Mar 31 2010 Is it all in the mind?

Every now and then a neuroscientist pops us to tell us religion is all in the mind because he has tracked down the part of the brain that ‘controls’ and Brainaccounts for religion. Fire up this part of the brain and next thing you know, you’re getting ‘mystical’ experiences. Turn it off and you’re as irreligious as your pet dog, or Richard Dawkins.

Now a paper has been published in ‘Proceedings of the National Academy of Sciences’ that claims scientists can switch on and off our moral sense. Does this mean morality is all in the mind as well?

There are also plenty of scientists who tell us that free will is an illusion, for examine, Francis Crick, co-discoverer of the Double Helix.

These scientists think that because they have discovered the part of the brain that accounts for our religious sense, or our moral sense, that these senses have no relationship at all to an objective reality outside of our minds that actually exists. God doesn’t exist, they say, because they can switch on or off our ability to have mystical experiences of God.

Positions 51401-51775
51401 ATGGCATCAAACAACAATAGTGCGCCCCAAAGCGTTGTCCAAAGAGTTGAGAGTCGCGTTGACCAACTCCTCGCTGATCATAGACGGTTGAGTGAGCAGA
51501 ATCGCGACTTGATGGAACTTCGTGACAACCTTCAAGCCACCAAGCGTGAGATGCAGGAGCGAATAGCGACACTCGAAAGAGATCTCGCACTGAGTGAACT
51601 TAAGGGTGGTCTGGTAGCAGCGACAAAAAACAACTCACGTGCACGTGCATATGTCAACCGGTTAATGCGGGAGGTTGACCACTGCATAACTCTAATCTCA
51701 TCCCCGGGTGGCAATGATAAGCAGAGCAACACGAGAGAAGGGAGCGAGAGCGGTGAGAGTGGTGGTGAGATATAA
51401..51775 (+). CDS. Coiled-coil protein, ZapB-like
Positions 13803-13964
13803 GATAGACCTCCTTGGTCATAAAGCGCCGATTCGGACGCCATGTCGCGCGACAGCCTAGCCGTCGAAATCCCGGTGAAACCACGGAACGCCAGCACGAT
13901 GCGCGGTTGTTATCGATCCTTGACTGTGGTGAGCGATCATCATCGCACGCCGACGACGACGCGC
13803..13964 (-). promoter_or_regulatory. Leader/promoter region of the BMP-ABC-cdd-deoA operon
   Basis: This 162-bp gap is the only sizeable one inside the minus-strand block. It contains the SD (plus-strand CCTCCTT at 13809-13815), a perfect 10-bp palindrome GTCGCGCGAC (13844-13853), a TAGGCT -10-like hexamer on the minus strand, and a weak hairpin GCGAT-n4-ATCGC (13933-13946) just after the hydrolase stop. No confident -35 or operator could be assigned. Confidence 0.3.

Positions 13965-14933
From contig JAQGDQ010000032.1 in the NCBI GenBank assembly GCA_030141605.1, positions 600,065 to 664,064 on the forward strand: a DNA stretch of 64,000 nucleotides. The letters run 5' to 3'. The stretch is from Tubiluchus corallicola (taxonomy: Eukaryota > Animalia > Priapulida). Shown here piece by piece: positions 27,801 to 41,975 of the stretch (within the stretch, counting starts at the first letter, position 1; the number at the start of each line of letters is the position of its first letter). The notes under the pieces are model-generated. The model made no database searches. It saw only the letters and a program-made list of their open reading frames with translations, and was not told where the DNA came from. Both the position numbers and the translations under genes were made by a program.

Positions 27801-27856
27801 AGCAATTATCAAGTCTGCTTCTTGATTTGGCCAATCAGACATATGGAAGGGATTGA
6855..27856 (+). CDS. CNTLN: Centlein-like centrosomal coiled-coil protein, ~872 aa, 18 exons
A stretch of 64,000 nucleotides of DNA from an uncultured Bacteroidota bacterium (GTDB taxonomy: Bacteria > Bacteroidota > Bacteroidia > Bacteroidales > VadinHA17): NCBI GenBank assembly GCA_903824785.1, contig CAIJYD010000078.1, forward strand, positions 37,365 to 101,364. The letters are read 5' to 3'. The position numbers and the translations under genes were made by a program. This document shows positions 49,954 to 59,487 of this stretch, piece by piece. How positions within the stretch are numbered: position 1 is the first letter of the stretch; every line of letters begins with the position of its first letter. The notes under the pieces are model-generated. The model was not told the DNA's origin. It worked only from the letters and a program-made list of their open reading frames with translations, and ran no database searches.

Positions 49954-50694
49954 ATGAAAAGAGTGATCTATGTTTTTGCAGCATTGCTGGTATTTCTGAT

Free will doesn’t exist because everything we do is caused by neurons firing up and reacting with the environment. Morality is also an invention of the brain and of culture.

I suppose by this calculation love is also an illusion. Presumably the part of the brain that feels ‘love’ can also be turned on and off.

What never seems to occur to these scientists is that it is an experience of something objective and real that causes different parts of the brain to react in different ways to different stimuli. In other words, it’s not all in the mind.

Just because they have found the parts of the brain that produce feelings of love, or of religiosity, or of morality does not mean these phenomena don’t actually exist.

 

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